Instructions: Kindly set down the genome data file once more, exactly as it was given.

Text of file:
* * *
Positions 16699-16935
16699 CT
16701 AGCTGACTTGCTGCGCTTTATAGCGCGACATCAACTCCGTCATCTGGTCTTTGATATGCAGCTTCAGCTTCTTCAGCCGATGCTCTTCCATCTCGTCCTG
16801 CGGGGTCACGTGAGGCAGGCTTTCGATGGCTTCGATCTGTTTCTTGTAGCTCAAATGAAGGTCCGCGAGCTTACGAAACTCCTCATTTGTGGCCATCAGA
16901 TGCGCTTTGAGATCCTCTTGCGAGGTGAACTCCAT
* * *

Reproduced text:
Positions 16699-16935
16699 CT
16701 AGCTGACTTGCTGCGCTTTATAGCGCGACATCAACTCCGTCATCTGGTCTTTGATATGCAGCTTCAGCTTCTTCAGCCGATGCTCTTCCATCTCGTCCTG
16801 CGGGGTCACGTGAGGCAGGCTTTCGATGGCTTCGATCTGTTTCTTGTAGCTCAAATGAAGGTCCGCGAGCTTACGAAACTCCTCATTTGTGGCCATCAGA
16901 TGCGCTTTGAGATCCTCTTGCGAGGTGAACTCCAT